Krazy Kampala

The highlight of the past week had to be an all-day whitewater rafting trip I took down the Nile River. We started at the source of the Nile and went 30 km downstream, through several class 3-5 rapids. We managed to flipped the raft once, and I fell overboard three times. It was a blast. Here is what it looked like.


Then I spent a few days in the town of Jinja, right on the river. There is a nice park by the river so I spent one evening there snapping these photos.

A fisherman.


A bird poking around for a meal.


A couple more different shots of boats on the river.


I liked the colors of this boat.


Some photos of the town. This woman is inspecting day-old chicks for sale.


There was a stretch where several people sat with sewing machines on the sidewalk. Who needs a shop?


On the road to Kampala. Harvesting tea leaves.


I stayed a few days in Kampala trying not to get hit by a car or motorcycle. The traffic there is unbelievable. Here is a shot from my hotel window.


There’s no welfare system in Uganda so you see many poor people begging on the streets, many of them with horribly deformed limbs. One young woman had elephantitis or something; one leg was swollen the size of a tree trunk. I could not bring myself to take a photo. However, I saw this little boy just sitting on the sidewalk with his arms out. Normally I don’t give money to kids but I gave him a few cents for the photo.


Ugandans are proud of the educational system, which they claim produces more educated people than surrounding countries. I’m not so sure about that, but there are dozens of booksellers like this one on the sidewalk so I guess they do read a lot.


Some people think God is the answer. this guy was shouting from the Bible at passing cars and pedestrians. Two other common sights in Kampala: soldiers and scooters.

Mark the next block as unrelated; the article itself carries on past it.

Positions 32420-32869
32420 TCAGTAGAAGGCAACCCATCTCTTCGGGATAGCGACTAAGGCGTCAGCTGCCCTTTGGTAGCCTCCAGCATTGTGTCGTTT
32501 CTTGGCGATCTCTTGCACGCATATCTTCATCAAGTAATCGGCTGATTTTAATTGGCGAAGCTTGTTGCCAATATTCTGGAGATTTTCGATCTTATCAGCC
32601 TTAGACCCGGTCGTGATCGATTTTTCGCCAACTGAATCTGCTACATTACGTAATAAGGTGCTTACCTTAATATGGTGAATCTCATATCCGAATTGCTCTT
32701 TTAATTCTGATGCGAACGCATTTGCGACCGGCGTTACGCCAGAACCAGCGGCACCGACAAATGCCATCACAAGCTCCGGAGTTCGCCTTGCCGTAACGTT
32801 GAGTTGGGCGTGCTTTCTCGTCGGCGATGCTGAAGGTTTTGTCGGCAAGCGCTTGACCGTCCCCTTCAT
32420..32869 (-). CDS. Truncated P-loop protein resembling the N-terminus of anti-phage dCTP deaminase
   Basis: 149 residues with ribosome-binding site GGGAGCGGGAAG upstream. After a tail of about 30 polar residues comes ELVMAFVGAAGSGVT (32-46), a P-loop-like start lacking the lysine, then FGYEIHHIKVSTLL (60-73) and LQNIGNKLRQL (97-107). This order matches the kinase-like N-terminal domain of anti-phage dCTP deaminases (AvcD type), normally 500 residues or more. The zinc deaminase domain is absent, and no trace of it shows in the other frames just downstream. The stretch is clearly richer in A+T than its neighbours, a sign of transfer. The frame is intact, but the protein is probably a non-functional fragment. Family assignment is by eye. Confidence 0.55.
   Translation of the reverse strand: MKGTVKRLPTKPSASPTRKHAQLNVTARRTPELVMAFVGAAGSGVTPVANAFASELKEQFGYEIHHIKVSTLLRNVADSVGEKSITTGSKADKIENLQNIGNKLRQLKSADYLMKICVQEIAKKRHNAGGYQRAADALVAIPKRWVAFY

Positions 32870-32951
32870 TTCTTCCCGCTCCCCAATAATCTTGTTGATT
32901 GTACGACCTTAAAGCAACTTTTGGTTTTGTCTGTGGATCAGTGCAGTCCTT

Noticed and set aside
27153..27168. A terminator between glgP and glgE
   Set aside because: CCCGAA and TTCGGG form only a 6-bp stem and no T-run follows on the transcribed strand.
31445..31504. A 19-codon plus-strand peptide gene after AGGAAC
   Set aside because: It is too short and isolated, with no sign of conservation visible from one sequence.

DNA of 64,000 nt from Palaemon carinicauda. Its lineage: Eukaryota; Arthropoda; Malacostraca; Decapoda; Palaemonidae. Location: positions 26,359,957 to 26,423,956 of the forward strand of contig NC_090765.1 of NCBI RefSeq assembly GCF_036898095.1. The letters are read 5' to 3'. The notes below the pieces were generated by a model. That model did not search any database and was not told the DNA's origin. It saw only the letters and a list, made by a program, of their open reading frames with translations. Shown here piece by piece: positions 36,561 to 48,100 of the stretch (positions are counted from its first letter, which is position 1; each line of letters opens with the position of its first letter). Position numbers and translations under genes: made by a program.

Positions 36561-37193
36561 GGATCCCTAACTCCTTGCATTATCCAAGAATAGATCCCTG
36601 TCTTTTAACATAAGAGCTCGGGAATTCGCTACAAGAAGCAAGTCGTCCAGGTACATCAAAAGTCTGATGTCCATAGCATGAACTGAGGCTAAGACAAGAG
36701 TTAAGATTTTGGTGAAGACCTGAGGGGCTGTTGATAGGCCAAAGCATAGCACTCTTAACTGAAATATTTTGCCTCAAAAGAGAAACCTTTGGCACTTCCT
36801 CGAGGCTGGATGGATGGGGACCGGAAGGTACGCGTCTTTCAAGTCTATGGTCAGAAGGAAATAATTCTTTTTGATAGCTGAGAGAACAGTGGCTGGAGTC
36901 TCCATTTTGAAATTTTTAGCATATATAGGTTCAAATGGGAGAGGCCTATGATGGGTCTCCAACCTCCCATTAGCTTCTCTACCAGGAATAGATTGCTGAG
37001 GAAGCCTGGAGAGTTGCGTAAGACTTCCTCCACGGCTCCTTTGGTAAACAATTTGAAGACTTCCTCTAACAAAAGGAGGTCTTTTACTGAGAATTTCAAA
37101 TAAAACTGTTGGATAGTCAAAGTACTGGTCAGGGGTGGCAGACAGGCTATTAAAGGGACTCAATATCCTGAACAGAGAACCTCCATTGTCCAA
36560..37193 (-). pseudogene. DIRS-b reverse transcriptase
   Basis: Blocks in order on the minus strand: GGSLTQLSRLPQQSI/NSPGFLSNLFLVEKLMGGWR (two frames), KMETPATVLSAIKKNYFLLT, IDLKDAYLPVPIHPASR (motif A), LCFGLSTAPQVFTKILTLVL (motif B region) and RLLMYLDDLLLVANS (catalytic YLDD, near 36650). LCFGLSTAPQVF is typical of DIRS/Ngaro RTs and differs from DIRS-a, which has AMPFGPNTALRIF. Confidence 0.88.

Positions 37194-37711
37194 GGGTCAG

A Bloody Start

The first 25 years of Uganda’s independence were about as bad as it gets. Why did so many African countries get stuck with some of the worst humans to ever populate the earth? After gaining independence in 1962 Uganda was ruled by Milton Obote, who immediately banned all political parties and nationalized foreign assets while discriminating against other tribes. His chief of staff was Idi Amin, who overthrew Obote in a coup in 1971. The next eight years must have been hell for Uganda. Amin was probably one of the worst heads of state ever. The army was empowered to shoot on sight anyone suspected of opposition to the regime. During Amin’s reign an estimated 300,000 Ugandans lost their lives, often in horrific ways: bludgeoned to death with sledgehammers and iron bars, or tortured to death in prisons and police stations. In Kampala, the screams of those who were being tortured or beaten to death could often be heard around the clock for days on end. Prime targets of Amin’s death squads were the Acholi and Lango tribes,  the tribes of Obote and his supporters. As in much of Africa, fighting took place along tribal lines. The tribes were decimated. Whole villages were massacred.

Next, Amin went after the professional classes; university professors, doctors, cabinet ministers, lawyers and business people. Anyone who may have posed a threat was dragged off and never seen again.

Also targeted was the Asian community. In 1972 the 70,000 Asians were given 90 days to leave the country. Most of them ran small shops and businesses. These were grabbed by Amin’s cronies and the wealth squandered as the businesses were so poorly managed.

Eventually the economy collapsed, industrial activity ground to a halt, hospitals and rural health clinics closed, roads became riddled with potholes, cities became garbage dumps and utilities fell apart. The prolific wildlife was machine-gunned by soldiers for meat, ivory and skins. It was a disaster.

Finally in 1979 Amin was forced out by the Tanzanian army, after he decided to attack them to draw attention away from his ruined country. The Tanzanians then helped themselves to whatever was left before going home, paving the way for Obote’s return to power and further atrocities. Eventually the current president, Museveni, took over and has been in charge for the past 20 years or so. People complain about him too, but as I told one person, “he’s a hell of lot better than what you had before.”

There have been far worse dictators in history, of course. Three hundred thousand dead is only one tenth those killed by Pol Pot and the Khmer Rouge in Cambodia, and it’s a drop in the bucket compared to Hitler, Stalin and Genghis Khan.

So give ol’ Dada a break: as far as brutal sadistic murdering dictators go, he wasn’t all that bad.